Alternative Energy Solar Roadways: Replacement for Costly Asphalt Emergency: Please Donate to ForbiddenKnowledgeTV! For nearly 5 years, we have striven to keep this service free for all - but must now ask for voluntary donations from the viewers who enjoy this site. According to my mass-emailing service, I receive an average of 20,000 page views per day, sometimes much more but usually not much less. This is the traffic which I receive from subscribers of my newsletter and to whomever they may forward my newsletters. According to traffic reporting site, Quantcast, of which my website has a widget installed (and which, as is the industrial norm, under-reports actual traffic by roughly 10%), the unique monthly visitors to my site amounts to 4X the amount of subscribers that I have on my emailing list.

How Our Machine-Based Way of Life is Not Only Destroying Nature, It Is Also Destroying Us Photo Credit: February 12, 2013 | Like this article? Join our email list: Energy Research for Sustainable Development In my past article on the importance of energy information, I mentioned that an efficient knowledge dissemination system would help consumers make informed and wise choices regarding energy consumption. In addition to this, what’s equally important is how that information or knowledge is generated. Research and development is a key aspect of all industries, but one that is often overlooked in the energy sector. In an interview with Bill Gates last year, the American business magnate called attention to the importance of investing in energy research and development. He also said that the sector is not getting the financial support that it needs. According to Gates, “Energy’s very important no matter where you live on the planet.

Eagle® 20EW Active Ingredient: Myclobutanil Profile Eagle® 20EW specialty fungicide provides excellent control of dollar spot and brown patch and is labeled for use on major turf varieties, landscape ornamentals, and backyard fruit trees and vines. Features Convenient, liquid formulationPrevents/treats dollar spot, anthracnose, summer patch, brown patch, powdery mildew, rust and scabAvailable in two convenient sizes — one-gallon jugs and one-pint containersSystemic protectantFor use on golf course fairways, roughs, tees and greens, commercial and residential stone fruit trees, apple trees and grapes, and other landscape ornamentalsFor use on ornamentals such as chrysanthemums, daylilies, poinsettias and roses in nurseries, landscapes and greenhousesBest control of labeled diseases is achieved when Eagle® 20EW is applied on a seven- to 10-day application schedule For more information, please select from this list of downloadable items:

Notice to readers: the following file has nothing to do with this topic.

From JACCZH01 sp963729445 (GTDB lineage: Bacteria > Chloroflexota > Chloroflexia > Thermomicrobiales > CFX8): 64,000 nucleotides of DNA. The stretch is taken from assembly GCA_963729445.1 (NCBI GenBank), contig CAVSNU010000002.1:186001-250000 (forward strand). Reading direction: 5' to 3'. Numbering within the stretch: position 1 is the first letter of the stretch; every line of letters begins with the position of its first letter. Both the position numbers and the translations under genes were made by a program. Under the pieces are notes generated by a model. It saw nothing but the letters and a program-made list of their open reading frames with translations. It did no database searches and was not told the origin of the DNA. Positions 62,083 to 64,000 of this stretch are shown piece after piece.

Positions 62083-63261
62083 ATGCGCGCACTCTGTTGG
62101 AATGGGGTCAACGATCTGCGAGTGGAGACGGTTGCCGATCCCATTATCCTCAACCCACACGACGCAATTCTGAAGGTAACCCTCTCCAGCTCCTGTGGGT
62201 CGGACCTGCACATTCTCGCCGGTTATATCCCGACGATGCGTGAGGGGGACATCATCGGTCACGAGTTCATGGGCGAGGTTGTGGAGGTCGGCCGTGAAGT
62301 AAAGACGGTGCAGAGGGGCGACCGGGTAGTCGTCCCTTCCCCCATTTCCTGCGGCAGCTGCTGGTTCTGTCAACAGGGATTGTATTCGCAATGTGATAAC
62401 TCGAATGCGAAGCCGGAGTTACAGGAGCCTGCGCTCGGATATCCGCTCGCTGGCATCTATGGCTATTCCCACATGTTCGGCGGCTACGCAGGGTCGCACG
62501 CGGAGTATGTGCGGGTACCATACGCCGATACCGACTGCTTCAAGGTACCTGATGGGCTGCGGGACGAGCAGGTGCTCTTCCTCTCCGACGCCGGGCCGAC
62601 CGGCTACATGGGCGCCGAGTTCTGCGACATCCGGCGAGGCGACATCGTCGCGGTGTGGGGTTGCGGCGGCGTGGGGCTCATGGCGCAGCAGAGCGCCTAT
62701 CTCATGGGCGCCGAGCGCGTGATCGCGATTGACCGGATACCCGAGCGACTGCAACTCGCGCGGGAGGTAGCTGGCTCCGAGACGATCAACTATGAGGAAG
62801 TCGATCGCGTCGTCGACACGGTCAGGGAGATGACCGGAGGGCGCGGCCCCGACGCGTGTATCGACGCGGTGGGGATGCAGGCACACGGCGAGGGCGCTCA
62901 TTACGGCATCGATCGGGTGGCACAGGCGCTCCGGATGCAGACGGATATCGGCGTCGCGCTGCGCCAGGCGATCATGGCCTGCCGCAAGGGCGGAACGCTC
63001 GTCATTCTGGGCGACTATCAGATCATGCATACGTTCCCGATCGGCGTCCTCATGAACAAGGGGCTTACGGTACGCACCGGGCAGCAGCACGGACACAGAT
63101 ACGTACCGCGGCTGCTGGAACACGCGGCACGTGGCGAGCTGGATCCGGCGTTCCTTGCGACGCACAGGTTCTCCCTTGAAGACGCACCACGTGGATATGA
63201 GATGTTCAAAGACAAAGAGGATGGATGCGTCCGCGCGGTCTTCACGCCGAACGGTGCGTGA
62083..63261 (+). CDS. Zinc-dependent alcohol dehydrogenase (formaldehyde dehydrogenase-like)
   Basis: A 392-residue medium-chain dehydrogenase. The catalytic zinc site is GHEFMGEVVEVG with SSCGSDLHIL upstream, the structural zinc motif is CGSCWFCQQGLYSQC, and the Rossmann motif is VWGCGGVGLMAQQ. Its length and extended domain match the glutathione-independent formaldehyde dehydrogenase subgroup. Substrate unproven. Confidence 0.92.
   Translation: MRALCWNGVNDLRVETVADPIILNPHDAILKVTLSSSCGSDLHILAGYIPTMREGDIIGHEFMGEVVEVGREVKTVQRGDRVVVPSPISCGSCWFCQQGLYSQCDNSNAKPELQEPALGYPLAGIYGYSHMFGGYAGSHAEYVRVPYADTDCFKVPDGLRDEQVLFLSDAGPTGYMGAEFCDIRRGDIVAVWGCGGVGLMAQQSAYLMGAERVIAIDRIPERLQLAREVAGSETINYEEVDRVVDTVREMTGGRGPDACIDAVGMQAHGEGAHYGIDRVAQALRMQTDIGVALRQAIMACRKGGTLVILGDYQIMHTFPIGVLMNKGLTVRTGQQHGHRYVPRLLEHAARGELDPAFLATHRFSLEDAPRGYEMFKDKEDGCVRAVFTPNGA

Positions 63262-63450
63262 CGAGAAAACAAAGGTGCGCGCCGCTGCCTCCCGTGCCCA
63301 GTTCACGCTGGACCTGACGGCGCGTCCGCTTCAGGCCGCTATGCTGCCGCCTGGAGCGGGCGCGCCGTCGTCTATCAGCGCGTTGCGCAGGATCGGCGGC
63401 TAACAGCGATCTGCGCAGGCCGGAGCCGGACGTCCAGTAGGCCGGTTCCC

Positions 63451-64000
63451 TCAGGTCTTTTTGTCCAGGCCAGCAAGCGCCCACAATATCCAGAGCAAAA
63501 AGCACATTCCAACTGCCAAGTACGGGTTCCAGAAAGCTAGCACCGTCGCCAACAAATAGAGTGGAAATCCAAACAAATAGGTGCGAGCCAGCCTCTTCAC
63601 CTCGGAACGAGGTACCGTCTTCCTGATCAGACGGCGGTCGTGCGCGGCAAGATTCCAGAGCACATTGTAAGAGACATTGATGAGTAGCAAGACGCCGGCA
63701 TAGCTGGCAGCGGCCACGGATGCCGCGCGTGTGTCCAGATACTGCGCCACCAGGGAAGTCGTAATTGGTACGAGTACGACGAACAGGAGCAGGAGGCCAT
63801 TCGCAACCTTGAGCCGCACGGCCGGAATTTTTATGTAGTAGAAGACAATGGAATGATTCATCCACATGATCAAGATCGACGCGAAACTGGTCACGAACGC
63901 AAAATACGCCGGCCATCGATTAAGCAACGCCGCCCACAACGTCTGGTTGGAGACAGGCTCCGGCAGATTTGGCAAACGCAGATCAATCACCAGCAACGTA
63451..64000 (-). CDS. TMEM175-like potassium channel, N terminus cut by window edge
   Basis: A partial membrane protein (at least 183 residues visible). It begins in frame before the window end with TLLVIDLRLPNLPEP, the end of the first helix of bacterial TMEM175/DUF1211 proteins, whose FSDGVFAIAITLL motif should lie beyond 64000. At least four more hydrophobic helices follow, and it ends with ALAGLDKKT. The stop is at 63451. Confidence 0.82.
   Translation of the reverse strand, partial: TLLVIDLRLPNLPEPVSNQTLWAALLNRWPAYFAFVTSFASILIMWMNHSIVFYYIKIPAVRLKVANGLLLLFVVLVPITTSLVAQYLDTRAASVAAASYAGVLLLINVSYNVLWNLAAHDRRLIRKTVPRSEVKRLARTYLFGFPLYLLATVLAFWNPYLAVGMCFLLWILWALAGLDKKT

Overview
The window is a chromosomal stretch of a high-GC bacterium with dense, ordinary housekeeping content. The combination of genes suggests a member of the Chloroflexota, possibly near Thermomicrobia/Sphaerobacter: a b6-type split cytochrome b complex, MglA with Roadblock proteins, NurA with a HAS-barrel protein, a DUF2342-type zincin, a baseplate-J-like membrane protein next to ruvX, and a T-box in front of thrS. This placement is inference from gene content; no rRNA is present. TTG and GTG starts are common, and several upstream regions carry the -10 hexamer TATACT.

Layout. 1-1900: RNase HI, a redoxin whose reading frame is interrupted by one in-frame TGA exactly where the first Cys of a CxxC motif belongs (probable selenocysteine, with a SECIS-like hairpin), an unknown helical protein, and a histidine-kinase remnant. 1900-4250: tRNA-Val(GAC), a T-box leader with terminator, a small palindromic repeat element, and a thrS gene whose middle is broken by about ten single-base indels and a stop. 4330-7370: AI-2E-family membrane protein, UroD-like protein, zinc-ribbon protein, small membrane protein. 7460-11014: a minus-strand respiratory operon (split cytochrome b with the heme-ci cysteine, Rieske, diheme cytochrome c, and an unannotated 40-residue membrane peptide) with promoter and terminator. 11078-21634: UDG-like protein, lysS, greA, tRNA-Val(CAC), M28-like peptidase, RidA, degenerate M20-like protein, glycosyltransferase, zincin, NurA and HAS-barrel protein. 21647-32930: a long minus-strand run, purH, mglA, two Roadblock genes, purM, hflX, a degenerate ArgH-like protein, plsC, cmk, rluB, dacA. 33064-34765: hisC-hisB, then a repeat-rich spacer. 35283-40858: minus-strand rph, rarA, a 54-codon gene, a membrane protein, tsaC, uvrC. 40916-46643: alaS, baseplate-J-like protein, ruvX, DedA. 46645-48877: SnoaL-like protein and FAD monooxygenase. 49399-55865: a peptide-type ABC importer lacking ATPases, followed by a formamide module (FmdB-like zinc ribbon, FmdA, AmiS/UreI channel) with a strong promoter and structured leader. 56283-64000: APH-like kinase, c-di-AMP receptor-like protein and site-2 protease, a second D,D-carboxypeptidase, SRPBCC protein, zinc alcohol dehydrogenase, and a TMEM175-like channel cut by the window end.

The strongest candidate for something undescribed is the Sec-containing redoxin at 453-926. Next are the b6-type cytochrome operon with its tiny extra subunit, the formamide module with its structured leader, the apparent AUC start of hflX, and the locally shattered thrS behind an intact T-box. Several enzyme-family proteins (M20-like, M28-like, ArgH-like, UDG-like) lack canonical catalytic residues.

MIT Creates New Energy Source This is some pretty exciting news. It seems that researchers at the Massachusetts Institute of Technology (MIT), one of the most prestigious science and engineering schools in the United States, has created a new energy source -- and it's clean and renewable. The odd thing is that the only way you can see this energy source is with a very powerful microscope, because it is created by using nanotechnology. For a few years now, we have been hearing about the possibilities offered by the new field of nanotechnology. Ibasei's Cappa provides hydroelectricity on a small scale The Cappa compact hydropower generator can deliver 250 W of electricity Image Gallery (4 images) Despite being the most widely used form of renewable energy worldwide, hydroelectricity is generally reserved for large-scale commercial installations built around massive dams. Japanese company Ibasei has shrunk things down and removed the need to build a dam with its Cappa compact hydropower generator – a system that's designed to be installed along a river or waterway.

Sweden runs out of garbage, forced to import from Norway Sweden, birthplace of the Smörgåsbord, Eric Northman, and the world’s preferred solar-powered purveyor of flat-pack home furnishings, is in a bit of a pickle: the squeaky clean Scandinavian nation of more than 9.5 million has run out of garbage. The landfills have been tapped dry; the rubbish reserves depleted. And although this may seem like a positive — even enviable — predicament for a country to be facing, Sweden has been forced to import trash from neighboring countries, namely Norway.